Hulu Positioned to Become Most Serious Netflix Competitor

Amazon, Apple, AT&T and Disney aim to compete against Netflix, the current giant in streaming video. The one contender that rises above is Hulu, which has gone through several owners (Disney, 21st Century Fox, Comcast and Time Warner). AT&T sold Time Warner’s stake, and with the purchase of Fox, Disney is now Hulu’s majority owner. Hulu originally streamed shows from other networks, but its profile changed with “The Handmaid’s Tale,” which became the first “streaming-native” show to win an Emmy for best drama series.

The New York Times reports, “while it may not generate much hype, Hulu is Netflix’s closest competitor, despite some key differences between the two companies.” While Netflix is a purveyor of original and licensed shows, Hulu offers a live-TV service “that replicates a small cable bundle at $45 a month; a video-on-demand service that sells for $12 a month without ads (this one acts most like Netflix); and a streaming service with advertising that costs $6 a month.” The latter is Hulu’s most lucrative business; sources said the high-cost ads mean Hulu generates $15+ per subscriber.

The company also made $1.5+ billion in advertising, 45 percent more than the previous year. Hulu chief executive Randy Freer predicted that the online TV ad market is slated to grow to $50 billion in three years. “Hulu does this with a viewer-first ad experience that has less commercial interruption, with ad breaks that are shorter and ads that are more relevant,” he said.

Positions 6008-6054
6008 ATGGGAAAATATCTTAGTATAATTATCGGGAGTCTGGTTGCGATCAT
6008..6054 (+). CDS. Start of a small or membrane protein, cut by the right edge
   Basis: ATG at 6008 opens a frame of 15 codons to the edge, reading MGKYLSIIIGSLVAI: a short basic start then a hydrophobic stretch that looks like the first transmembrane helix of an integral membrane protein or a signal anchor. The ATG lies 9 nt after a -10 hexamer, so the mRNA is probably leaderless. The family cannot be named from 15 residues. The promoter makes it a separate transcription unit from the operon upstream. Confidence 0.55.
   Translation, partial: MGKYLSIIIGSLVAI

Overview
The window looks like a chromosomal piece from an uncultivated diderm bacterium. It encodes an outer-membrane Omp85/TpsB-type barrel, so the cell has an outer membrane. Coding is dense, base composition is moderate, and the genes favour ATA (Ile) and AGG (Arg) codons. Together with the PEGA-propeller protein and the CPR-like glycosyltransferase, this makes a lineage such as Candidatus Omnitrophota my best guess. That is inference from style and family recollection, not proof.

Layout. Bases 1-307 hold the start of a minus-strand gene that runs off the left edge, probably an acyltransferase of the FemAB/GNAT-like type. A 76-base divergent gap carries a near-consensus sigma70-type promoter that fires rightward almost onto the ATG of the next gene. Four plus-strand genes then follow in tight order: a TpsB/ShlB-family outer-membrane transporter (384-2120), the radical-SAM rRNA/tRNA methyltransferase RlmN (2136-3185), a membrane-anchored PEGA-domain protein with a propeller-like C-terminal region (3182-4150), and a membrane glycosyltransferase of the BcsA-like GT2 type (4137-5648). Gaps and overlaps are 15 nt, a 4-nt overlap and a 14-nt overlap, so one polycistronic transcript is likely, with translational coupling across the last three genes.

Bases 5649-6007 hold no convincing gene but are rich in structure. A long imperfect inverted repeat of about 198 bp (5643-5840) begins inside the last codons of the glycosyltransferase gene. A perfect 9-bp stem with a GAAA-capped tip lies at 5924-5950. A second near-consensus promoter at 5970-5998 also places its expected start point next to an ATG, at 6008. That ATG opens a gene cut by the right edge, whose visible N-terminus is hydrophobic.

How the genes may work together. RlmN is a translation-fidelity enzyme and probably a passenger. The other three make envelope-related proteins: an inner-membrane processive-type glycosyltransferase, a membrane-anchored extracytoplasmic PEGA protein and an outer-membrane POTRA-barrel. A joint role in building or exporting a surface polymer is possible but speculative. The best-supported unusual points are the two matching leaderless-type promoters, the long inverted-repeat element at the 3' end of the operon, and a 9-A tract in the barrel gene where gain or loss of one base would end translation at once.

Many subscribers pay for both Netflix and Hulu but NYT took a deeper look at why Hulu might end up being Netflix’s most challenging competitor. With regard to valuation, Hulu is worth $15 billion versus Netflix’s $157 billion; however, notes NYT, “it’s important to consider how fast each has grown relative to the other.” Tracking sales from August 2016 to this month, it figures that “Hulu’s valuation jumped by 2.6 times in two and a half years.”

In December 2018, Hulu counted 25 million subscribers, which was “eight million more than it had the previous year, a 47 percent growth rate,” whereas Netflix had 58 million paying U.S. members, a 12 percent increase: “Netflix’s growth has started to slow — and markedly so, when compared with Hulu.” Both Hulu and Netflix spend a lot of money, and “Hulu has been a money-losing operation from the start,” expected to lose $1.5 billion in 2019 and “about the same next year.” Disney stated Hulu is anticipated to be profitable by 2023.

Meanwhile, Netflix’s model of creating original content results in “negative free cash flow,” meaning “more money is going out the door than coming in — a difference that Netflix covers by borrowing even more.” Last year, Netflix spent $3 billion, but more recently said, “it planned to rely on its own revenue to fund its content starting next year.”